Following the autoclave step, the blade 10 is processed through a carefully controlled operation that uses a high pressure fluid stream 20 targeted at the cooling hole 18. While various fluids could be used, water is preferred as being environmentally safe and because it will not chemically affect the bond coat 14 or the underlying superalloy substrate. According to the invention, water pressurized to about 20,000 to about 60,000 psi (about 1380 to about 4130 bar) and then discharged from three to six nozzles, each having a diameter of about 0.005 to about 0.014 inch (about 0.13 to about 0.36 millimeter) and spaced about 0.5 to about 3.0 inches (about 1 to about 8 centimeters) from the targeted surface, has been found to provide sufficient energy to overcome the compressive stresses that otherwise mechanically anchor the ceramic in the cooling hole 18, yet surprisingly does not remove or damage the bond coat 14 underlying the ceramic in the cooling hole 18. Once the ceramic layer 16 from the surrounding surface area of the blade 10 has been removed by the autoclave process, a sufficiently high-velocity fluid stream is capable of overcoming the compressive stresses that otherwise mechanically anchor the ceramic in the cooling hole 18, yet can be applied in such a manner as to avoid damage and removal of the bond coat 14 within the cooling hole 18. A preferred angle of attack for the waterjet is something other than coaxial to the cooling hole 18, e.g., at an angle to the wall of the hole 18 while enabling the stream 20 to contact all ceramic 16 within the hole 18.
The result of the above combined autoclave and waterjet processes is that the blade 10 is essentially free of all residual ceramic on its surface and in the cooling hole 18, while the bond coat 14 remains intact and undamaged. Such a result is surprising in that prior art autoclave processes have been incapable of removing ceramic from cooling holes of an air-cooled component and, while capable of removing ceramic from cooling holes, prior art waterjet processes have resulted in excessive damage and removal of the bond coat from the surface area of the component surrounding the cooling hole. Consequently, this invention enables the ceramic layer of an air-cooled component to be completely replaced without accumulating additional ceramic in the cooling holes of the component and without damaging the bond coat, which would otherwise require additional processing steps to repair or replace the bond coat. This capability of the invention enables refurbishment of components that have seen service in an oxidizing environment, such that the bond coat 14 has been depleted to some degree by continued growth of the alumina scale. The bond coat 14, whether a diffusion aluminide or MCrAlY-type, is preferably refurbished using a diffusion aluminiding technique such as pack cementation or vapor phase aluminiding. Thereafter, a new ceramic layer is deposited on the bond coat 14 using standard application parameters, preferably by a physical vapor deposition technique such as EBPVD.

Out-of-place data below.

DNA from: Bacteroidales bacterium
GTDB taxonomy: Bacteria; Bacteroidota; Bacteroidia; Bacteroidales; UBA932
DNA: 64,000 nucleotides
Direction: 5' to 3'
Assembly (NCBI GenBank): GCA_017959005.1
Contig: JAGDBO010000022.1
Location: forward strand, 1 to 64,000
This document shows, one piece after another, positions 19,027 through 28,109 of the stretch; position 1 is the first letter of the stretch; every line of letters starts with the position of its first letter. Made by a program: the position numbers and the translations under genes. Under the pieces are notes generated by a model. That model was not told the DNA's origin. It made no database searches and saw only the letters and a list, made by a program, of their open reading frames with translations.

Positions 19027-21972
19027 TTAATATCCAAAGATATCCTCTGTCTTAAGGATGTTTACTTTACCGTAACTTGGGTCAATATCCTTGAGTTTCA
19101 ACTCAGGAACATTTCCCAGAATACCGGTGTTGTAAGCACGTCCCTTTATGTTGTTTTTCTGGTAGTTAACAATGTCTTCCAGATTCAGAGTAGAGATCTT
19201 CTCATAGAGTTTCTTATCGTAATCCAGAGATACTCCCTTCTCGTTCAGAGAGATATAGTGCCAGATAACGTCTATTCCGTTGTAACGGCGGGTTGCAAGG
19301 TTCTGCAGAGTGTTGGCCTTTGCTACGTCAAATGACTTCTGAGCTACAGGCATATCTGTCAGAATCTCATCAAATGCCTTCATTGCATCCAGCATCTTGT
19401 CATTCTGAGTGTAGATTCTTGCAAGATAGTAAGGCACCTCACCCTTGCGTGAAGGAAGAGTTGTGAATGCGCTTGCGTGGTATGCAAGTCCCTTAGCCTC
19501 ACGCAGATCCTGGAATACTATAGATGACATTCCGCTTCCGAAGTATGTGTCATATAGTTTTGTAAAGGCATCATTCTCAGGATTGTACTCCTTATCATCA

According to this invention, the above-described process provides the key advantage of removing the ceramic layer 16 that was intentionally deposited on the surface of the blade 10, as well as ceramic material that was deposited in the cooling hole 18 during deposition of the original ceramic layer 16. The above-described combination of an autoclave process followed by a waterjet process enables subsequent processing that yields a blade 10 having a fully restored ceramic layer 16 and a cooling hole 18 whose shape or contour is restored to attain the intended cooling flow and flow distribution over the surface of the blade 10, distribution being the important function of diffuser cooling holes of the type depicted in the Figures. The bond coat 14 on the surface of the blade 10 and in the cooling hole 18 is left intact, contrary to prior art methods that damage or remove some or all of the bond coat 14 at the surface of the blade 10, necessitating replacement of the bond coat 14 prior to reapplication of the ceramic layer 16. Notably, prior art waterjet processes used alone can remove the bond coat 14 as well as some substrate material in and around the cooling hole 18, changing the diameter, shape and/or contour of the cooling hole 18 from the original design intent. Finally, the combination of using a caustic solution in an autoclave process to remove the ceramic layer 16 at the surface of the blade 10, followed by a waterjet process to selectively remove residual ceramic from cooling holes 18 in the blade 10, enables rapid removal of ceramic with minimal equipment time and costs. Finally, this invention enables a refurbishment process by which, after removal of all ceramic on an air-cooled component, an over-aluminiding process can be performed as needed to replenish the oxide-forming reservoir provided by the bond coat.
While the invention has been described in terms of a preferred embodiment, it is apparent that other forms could be adopted by one skilled in the art. For example, other processes could possibly be used to degrade the chemical bond between the ceramic layer and bond coat prior to the waterjet process. In addition, the geometry of a cooling hole from which ceramic is removed can differ from that shown in the Figures. Therefore, the scope of the invention is to be limited only by the following claims.